As a result, the GAO has recommended several measures for agencies to prevent pandemic program fraud in the future, including better reporting on their fraud risk management efforts.

Since 2020, the Secret Service initiated more than 3,850 pandemic related fraud investigations, seized over $1.4 billion in fraudulently obtained funds and helped to return $2.3 billion to state unemployment insurance programs.

The latest seizure included a collaboration of efforts between Secret Service, the SBA’s Inspector General, DOJ and other offices.

Hannibal “Mike” Ware, the Small Business Administration’s inspector general, said the joint investigations will continue “to ensure that taxpayer dollars obtained through fraudulent means will be returned to taxpayers and fraudsters involved face justice.”

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Addition Financial, UCF Extend Naming Rights Agreement for Arena

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Addition Financial Arena on UCF's main campus. Photo via Trip Advisor.

ORLANDO, Fla. (FNN SPORTS) – UCF has extended its naming rights partnership with Addition Financial Credit Union for an additional dozen years—in the process continuing to identify Addition Financial Arena on the UCF campus as the Knights’ home for men’s and women’s basketball games and a variety of other events.

 

The new agreement is a 12-year, $20 million partnership that follows up the original naming rights pact signed by UCF and Additional Financial in 2013. The new deal takes effect Jan. 1, 2023.

 

The UCF Board of Trustees approved the name at its meeting this morning, and the full deal is expected to be approved Aug. 25 by the UCF Athletics Association.

 

“We’ve had a partnership with Addition Financial for nearly a decade, and we’re excited that Kevin Miller and the Addition Financial Board have agreed to extend our relationship for an additional 12 years,” says UCF vice president and athletics director Terry Mohajir. “This is a great new venture with outstanding community partners.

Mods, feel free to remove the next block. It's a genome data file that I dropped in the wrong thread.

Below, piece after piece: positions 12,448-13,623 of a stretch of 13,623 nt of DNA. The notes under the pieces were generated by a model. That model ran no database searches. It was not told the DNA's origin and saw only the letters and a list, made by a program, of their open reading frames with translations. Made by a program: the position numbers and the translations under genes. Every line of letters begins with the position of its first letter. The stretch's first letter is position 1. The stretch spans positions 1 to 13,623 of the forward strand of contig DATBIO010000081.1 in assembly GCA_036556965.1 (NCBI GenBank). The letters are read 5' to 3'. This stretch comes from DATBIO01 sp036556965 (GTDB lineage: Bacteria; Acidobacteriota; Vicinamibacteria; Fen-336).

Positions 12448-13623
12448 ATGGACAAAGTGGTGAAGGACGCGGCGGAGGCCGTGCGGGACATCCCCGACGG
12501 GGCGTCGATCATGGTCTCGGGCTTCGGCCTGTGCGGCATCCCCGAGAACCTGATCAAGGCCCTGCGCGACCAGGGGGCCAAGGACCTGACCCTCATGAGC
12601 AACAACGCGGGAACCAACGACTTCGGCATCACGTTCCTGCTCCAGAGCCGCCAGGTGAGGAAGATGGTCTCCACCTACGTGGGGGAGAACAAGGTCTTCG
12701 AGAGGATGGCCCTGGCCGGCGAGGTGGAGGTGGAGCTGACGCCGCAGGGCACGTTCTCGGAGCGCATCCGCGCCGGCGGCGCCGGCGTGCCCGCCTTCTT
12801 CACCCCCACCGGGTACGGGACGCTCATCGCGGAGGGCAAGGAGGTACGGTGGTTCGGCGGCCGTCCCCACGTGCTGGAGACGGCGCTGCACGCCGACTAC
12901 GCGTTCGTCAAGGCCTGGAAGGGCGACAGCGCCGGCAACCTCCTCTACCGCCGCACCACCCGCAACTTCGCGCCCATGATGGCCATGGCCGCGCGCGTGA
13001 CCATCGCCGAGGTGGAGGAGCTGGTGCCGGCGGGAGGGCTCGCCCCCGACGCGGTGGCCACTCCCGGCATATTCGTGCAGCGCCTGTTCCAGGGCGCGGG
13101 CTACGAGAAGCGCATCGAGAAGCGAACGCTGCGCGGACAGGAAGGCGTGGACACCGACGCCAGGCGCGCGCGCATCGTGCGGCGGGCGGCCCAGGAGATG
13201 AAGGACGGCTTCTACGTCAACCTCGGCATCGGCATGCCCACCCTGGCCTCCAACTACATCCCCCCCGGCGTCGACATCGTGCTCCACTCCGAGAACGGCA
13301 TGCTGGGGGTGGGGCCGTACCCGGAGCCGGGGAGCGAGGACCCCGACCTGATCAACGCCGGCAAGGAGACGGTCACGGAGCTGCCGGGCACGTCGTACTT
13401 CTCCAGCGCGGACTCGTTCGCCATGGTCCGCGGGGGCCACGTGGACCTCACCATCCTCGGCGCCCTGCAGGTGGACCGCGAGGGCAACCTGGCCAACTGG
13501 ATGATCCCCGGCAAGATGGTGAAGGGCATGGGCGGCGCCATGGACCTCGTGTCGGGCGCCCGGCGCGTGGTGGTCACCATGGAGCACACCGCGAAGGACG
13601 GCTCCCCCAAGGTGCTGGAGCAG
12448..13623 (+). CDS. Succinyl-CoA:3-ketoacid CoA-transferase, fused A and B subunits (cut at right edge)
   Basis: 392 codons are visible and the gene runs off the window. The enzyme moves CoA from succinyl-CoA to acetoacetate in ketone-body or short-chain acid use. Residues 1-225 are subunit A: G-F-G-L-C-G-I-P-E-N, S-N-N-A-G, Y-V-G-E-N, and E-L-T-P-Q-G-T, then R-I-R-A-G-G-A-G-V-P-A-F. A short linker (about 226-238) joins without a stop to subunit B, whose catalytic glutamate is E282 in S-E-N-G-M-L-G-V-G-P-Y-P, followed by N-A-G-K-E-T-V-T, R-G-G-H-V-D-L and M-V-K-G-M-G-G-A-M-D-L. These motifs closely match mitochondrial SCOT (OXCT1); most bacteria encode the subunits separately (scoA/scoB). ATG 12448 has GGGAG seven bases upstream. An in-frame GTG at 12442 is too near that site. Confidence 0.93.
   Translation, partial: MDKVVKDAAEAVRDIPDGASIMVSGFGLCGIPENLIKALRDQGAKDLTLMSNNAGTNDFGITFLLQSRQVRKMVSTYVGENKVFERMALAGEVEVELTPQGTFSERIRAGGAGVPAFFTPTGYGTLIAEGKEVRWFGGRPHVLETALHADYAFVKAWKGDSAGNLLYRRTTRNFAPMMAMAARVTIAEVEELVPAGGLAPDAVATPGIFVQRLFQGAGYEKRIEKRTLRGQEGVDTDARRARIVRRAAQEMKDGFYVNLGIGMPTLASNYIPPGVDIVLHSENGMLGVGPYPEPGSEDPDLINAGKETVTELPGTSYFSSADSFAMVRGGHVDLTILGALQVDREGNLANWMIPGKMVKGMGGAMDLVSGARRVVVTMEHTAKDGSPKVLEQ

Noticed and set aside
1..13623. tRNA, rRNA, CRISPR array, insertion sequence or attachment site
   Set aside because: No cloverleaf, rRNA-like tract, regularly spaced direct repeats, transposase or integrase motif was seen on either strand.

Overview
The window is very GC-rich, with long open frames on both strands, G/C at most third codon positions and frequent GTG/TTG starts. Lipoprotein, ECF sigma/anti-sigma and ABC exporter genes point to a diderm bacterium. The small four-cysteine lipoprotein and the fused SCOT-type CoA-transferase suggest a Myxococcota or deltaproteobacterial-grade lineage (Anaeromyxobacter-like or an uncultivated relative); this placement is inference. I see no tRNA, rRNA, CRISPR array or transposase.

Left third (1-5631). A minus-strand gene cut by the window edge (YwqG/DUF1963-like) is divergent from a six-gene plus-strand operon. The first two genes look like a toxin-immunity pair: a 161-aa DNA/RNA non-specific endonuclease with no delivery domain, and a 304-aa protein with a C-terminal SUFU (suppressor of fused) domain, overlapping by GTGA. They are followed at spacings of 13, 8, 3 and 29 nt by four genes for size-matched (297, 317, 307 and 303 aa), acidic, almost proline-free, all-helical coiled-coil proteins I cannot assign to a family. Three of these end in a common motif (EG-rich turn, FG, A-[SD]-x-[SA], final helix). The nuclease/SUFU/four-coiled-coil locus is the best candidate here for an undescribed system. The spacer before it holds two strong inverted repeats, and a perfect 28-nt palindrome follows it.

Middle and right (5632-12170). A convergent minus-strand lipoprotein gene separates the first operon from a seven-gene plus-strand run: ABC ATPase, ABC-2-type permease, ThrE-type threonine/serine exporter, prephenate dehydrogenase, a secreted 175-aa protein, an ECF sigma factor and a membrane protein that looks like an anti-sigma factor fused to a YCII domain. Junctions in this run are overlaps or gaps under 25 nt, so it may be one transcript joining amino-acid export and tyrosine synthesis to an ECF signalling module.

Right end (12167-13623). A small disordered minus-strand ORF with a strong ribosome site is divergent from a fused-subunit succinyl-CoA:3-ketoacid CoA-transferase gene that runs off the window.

“Resources will be paramount as we transition into the Big 12 Conference a year from now, and Addition Financial will play a key role for us as we invest more resources to enhance our education and athletics missions!”

In 2013, Addition Financial was named the Official Financial Institution of the UCF Knights and is the exclusive credit union for UCF Athletics. Since that time, Addition Financial has partnered with UCF Athletics to provide scholarships, financial education workshops and other sponsorship support. Addition Financial is also the home of the official UCF Knights debit cards, with designs featuring the new Knight head and the Citronaut.

 

“Addition Financial is proud to continue our longstanding partnership with UCF Athletics and to align with Orlando’s hometown teams. Knight Nation has truly inspired us along their journey to the Big 12, and we look forward to embarking on that journey alongside them as we extend our partnership,” said Kevin Miller, Addition Financial president and CEO.

The 10,000-seat Addition Financial Arena has been home to the UCF men’s and women’s basketball programs since the start of their 2007-08 seasons. Located in the heart of Knights Plaza on the north side of campus, the state-of-the-art facility opened in the fall of 2007 and also hosts premiere concerts along with UCF commencement ceremonies.